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Test of Faith ( 46 )
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Quotations from the writings of Ellen G. White with the phrase . . .
 
test  of  faith
Related Phrase:   test of faith  (  )
Throughout the history of God’s people, great mountains of difficulty, apparently insurmountable, have loomed up before those who were advancing in the opening providences of God. Such obstacles to progress are permitted by the Lord as a test of faith. When [we are] hedged about on every side, this is the time above all others to trust in God and in the power of His Holy Spirit. We are not to walk in our own strength, but in the strength of the Lord God of Israel. It is folly to trust in man or to make flesh our arm. We must trust in Jehovah; for in Him is everlasting strength. The One who, in response to words and deeds of faith, made the way plain before His servant Zerubbabel, is able to clear away every obstacle devised by Satan to hinder the progress of His cause. Through the exercise of persevering faith, every mountain of difficulty may be removed. { YRP 273.3} 
 
 
No greater test of faith than this could have been required. The widow had hitherto treated all strangers with kindness and liberality. Now, regardless of the suffering that might result to herself and child, and trusting in the God of Israel to supply her every need, she met this supreme test of hospitality by doing "according to the saying of Elijah."  Prophets and Kings, page 130.3  Read entire Chapter 10
 
 
No greater test of faith than this could have been required. The widow had hitherto treated all strangers with kindness and liberality. Now, regardless of the suffering that might result to herself and child, and trusting in the God of Israel to supply her every need, she met this supreme test of hospitality by doing “according to the saying of Elijah.” { CS 173.4}  { RH August 28, 1913, par. 6 }
 
There was given to Abraham the promise, especially dear to the people of that age, of a numerous posterity and of national greatness: “I will make of thee a great nation, and I will bless thee, and make thy name great; and thou shalt be a blessing.” And to this was added the assurance, precious above every other to the inheritor of faith, that of his line the Redeemer of the world should come: “In thee shall all families of the earth be blessed.” Yet, as the first condition of fulfillment, there was to be a test of faith; a sacrifice was demanded. { DG 25.3} { PP 125.2} 
 
“And he left the oxen, and ran after Elijah, and said, Let me, I pray thee, kiss my father and my mother, and then I will follow thee.” “Go back again,” was Elijah’s answer, “for what have I done to thee?” This was not a repulse, but a test of faith. Elisha must count the cost—decide for himself to accept or reject the call. If his desires clung to his home and its advantages, he was at liberty to remain there. But Elisha understood the meaning of the call. He knew it was from God, and he did not hesitate to obey. Not for any worldly advantage would he forgo the opportunity of becoming God’s messenger or sacrifice the privilege of association with His servant. He “took a yoke of oxen, and slew them, and boiled their flesh with the instruments of the oxen, and gave unto the people, and they did eat. Then he arose, and went after Elijah, and ministered unto him.” 1 Kings 19:20, 21. Without hesitation he left a home where he was beloved, to attend the prophet in his uncertain life. { PK 220.1}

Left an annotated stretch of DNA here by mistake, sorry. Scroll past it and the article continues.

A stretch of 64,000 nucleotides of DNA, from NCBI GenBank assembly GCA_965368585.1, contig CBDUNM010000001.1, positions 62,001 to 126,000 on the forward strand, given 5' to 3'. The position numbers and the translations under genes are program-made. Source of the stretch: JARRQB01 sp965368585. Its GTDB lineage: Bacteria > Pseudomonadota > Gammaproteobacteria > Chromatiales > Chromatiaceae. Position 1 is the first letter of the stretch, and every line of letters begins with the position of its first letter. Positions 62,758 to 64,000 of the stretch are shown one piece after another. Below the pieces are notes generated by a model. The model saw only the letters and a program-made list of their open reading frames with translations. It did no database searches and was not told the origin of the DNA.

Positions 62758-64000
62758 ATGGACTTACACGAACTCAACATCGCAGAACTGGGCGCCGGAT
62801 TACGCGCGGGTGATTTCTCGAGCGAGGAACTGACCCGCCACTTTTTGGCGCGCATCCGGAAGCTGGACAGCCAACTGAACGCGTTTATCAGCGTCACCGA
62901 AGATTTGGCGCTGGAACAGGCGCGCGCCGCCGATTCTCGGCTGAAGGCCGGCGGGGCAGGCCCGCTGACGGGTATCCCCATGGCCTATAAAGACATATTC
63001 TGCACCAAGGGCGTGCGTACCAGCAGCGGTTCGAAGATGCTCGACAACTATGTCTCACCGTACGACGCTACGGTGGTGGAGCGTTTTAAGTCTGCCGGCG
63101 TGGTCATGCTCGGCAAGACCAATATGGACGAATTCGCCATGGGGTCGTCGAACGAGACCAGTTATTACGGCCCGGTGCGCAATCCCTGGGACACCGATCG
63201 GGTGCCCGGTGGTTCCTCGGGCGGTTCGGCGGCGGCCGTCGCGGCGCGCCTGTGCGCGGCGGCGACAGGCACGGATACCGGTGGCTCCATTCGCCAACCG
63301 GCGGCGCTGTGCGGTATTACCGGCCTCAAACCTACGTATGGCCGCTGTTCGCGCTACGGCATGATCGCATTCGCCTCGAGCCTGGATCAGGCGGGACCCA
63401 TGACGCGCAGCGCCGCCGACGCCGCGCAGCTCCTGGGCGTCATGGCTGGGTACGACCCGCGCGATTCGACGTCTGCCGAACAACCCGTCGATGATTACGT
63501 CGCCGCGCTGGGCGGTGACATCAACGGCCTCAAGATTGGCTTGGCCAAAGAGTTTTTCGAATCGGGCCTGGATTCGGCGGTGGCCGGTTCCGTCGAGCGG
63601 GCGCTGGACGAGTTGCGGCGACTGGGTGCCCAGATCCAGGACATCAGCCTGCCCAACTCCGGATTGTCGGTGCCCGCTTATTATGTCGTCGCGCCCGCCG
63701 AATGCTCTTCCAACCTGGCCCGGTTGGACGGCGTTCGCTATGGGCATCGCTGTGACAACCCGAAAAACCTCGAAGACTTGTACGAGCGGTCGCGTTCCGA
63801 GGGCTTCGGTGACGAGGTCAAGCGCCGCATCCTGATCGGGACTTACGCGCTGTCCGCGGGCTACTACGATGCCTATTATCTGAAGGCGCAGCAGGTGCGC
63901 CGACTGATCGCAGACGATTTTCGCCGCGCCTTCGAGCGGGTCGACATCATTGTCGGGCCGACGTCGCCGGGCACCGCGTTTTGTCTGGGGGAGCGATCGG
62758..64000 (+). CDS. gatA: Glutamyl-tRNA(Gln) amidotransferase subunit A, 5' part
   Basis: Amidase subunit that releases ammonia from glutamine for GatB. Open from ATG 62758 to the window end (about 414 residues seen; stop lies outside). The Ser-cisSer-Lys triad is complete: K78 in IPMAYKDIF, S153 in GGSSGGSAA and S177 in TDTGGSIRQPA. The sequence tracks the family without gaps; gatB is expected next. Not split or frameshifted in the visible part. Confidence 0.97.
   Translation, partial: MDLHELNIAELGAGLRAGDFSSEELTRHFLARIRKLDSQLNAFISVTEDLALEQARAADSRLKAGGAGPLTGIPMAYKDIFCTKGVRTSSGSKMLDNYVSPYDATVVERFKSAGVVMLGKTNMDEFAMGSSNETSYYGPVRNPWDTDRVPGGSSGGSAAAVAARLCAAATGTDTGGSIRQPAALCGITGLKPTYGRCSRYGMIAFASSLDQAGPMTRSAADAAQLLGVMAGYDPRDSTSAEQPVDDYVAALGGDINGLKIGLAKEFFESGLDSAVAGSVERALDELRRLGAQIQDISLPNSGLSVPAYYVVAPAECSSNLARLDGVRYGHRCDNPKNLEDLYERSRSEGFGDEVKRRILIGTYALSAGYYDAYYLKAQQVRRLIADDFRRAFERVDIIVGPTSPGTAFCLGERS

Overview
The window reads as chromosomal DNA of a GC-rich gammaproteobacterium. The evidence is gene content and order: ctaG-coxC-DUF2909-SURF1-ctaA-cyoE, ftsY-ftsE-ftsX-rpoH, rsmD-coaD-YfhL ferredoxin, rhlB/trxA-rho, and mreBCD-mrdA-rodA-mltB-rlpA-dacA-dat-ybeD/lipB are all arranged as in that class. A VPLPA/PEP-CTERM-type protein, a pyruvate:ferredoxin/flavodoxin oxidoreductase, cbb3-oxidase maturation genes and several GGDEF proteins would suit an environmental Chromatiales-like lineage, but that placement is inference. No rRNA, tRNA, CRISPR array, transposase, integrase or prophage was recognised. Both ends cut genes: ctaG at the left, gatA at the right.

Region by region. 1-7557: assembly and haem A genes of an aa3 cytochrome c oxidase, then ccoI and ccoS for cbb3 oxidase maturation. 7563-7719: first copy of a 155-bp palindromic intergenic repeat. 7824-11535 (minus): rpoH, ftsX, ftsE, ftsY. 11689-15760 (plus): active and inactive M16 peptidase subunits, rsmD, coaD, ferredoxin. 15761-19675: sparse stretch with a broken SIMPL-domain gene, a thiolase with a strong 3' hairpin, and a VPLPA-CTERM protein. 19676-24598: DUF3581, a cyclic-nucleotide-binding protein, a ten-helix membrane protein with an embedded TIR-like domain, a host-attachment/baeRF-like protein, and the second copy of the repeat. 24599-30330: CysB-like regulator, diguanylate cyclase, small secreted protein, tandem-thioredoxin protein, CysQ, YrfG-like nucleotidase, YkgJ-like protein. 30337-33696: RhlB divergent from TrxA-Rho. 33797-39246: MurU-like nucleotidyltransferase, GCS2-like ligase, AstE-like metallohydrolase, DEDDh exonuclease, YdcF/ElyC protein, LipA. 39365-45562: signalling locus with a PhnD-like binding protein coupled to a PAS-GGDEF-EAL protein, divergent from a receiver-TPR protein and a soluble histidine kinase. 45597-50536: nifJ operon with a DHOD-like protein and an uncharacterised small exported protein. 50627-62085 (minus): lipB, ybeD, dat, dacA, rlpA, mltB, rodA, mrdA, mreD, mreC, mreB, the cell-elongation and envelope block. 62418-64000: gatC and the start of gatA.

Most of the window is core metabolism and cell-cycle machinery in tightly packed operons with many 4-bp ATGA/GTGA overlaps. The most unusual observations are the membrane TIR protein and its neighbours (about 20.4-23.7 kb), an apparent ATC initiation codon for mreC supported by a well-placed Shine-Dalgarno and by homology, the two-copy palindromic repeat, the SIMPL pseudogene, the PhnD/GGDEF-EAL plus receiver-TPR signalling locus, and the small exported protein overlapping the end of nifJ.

Throughout the history of God’s people great mountains of difficulty, apparently insurmountable, have loomed up before those who were trying to carry out the purposes of Heaven. Such obstacles are permitted by the Lord as a test of faith. When we are hedged about on every side, this is the time above all others to trust in God and in the power of His Spirit. The exercise of a living faith means an increase of spiritual strength and the development of an unfaltering trust. It is thus that the soul becomes a conquering power. Before the demand of faith, the obstacles placed by Satan across the pathway of the Christian will disappear; for the powers of heaven will come to his aid. “Nothing shall be impossible unto you.” Matthew 17:20. { PK 594.3}  { CC 258.3} 
Throughout the history of God’s people, great mountains of difficulty, apparently insurmountable, have loomed up before those who were advancing in the opening providences of God. Such obstacles to progress are permitted by the Lord as a test of faith. When hedged about on every side, this is the time above all others to trust in God and in the power of his Holy Spirit. We are not to walk in our own strength, but in the strength of the Lord God of Israel. It is folly to trust in man or to make flesh our arm. We must trust in Jehovah; for in him is everlasting strength. The One who, in response to words and deeds of faith, made the way plain before his servant Zerubbabel, is able to clear away every obstacle devised by Satan to hinder the progress of his cause. Through the exercise of persevering faith, every mountain of difficulty may be removed. { RH January 16, 1908, par. 7 }